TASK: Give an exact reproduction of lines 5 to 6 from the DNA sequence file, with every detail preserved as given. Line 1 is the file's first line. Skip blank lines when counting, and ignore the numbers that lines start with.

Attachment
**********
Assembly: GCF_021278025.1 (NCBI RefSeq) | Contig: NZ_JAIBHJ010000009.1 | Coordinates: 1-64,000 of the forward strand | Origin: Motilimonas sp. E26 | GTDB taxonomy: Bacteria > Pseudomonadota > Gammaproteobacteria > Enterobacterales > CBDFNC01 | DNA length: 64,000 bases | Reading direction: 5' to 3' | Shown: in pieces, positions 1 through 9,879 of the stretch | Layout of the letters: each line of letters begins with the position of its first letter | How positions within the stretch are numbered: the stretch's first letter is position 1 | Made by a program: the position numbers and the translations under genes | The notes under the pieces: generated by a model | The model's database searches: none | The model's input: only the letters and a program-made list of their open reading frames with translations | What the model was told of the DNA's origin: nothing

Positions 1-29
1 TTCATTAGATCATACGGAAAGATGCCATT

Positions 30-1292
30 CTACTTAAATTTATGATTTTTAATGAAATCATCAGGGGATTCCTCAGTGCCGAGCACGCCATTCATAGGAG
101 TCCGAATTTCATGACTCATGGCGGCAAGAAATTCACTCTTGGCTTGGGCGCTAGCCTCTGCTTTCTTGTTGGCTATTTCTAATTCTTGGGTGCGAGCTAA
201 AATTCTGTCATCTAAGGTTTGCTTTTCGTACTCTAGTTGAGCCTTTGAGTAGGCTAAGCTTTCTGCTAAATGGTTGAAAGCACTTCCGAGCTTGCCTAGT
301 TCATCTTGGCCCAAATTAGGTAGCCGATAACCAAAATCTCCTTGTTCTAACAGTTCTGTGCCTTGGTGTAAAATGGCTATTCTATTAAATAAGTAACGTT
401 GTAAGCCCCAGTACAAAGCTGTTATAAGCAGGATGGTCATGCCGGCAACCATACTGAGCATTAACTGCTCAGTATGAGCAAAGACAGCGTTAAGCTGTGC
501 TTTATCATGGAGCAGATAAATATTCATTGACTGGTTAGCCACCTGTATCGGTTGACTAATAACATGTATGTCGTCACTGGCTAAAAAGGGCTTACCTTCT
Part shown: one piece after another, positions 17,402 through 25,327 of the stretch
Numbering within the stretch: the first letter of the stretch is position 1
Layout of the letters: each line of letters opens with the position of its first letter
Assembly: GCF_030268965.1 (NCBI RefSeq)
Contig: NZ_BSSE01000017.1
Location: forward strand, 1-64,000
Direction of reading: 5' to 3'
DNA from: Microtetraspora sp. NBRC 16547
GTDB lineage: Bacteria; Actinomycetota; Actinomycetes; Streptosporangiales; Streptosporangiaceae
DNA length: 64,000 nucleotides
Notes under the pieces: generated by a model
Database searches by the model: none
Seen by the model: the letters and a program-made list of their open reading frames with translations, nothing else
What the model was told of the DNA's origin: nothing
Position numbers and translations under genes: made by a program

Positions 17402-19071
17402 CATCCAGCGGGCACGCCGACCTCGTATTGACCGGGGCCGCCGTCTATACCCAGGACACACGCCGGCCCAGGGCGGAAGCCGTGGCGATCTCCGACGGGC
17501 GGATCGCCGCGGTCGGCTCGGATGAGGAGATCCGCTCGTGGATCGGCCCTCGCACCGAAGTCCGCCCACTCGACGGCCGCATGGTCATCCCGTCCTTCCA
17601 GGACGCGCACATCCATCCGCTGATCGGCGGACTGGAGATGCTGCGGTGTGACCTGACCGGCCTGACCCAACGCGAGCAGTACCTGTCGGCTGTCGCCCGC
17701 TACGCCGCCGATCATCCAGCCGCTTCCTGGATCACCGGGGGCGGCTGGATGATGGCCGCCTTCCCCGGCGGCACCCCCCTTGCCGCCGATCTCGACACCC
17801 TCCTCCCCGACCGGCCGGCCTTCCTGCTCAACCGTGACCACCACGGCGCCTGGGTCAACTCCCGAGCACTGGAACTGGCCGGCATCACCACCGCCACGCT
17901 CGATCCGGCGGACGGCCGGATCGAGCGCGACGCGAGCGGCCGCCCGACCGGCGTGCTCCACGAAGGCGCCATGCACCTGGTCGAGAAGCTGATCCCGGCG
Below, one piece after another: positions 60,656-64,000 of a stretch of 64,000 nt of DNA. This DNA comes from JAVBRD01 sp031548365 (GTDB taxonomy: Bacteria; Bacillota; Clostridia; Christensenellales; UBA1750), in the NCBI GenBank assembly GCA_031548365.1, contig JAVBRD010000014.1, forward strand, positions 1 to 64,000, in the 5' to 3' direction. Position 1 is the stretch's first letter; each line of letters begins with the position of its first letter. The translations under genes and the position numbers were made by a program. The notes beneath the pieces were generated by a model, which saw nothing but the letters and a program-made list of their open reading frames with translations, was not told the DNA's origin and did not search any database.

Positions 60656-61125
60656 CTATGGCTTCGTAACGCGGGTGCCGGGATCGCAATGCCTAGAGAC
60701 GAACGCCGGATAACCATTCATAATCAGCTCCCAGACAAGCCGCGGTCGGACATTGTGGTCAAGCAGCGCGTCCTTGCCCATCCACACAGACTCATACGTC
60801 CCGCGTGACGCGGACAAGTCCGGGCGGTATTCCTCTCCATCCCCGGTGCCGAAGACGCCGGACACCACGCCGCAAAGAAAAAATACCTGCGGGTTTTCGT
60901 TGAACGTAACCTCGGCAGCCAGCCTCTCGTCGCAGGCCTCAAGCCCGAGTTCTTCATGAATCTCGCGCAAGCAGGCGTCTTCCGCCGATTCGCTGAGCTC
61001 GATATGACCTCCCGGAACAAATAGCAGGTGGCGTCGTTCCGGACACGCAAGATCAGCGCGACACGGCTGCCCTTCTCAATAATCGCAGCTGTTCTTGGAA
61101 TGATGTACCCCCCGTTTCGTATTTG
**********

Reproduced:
30 CTACTTAAATTTATGATTTTTAATGAAATCATCAGGGGATTCCTCAGTGCCGAGCACGCCATTCATAGGAG
101 TCCGAATTTCATGACTCATGGCGGCAAGAAATTCACTCTTGGCTTGGGCGCTAGCCTCTGCTTTCTTGTTGGCTATTTCTAATTCTTGGGTGCGAGCTAA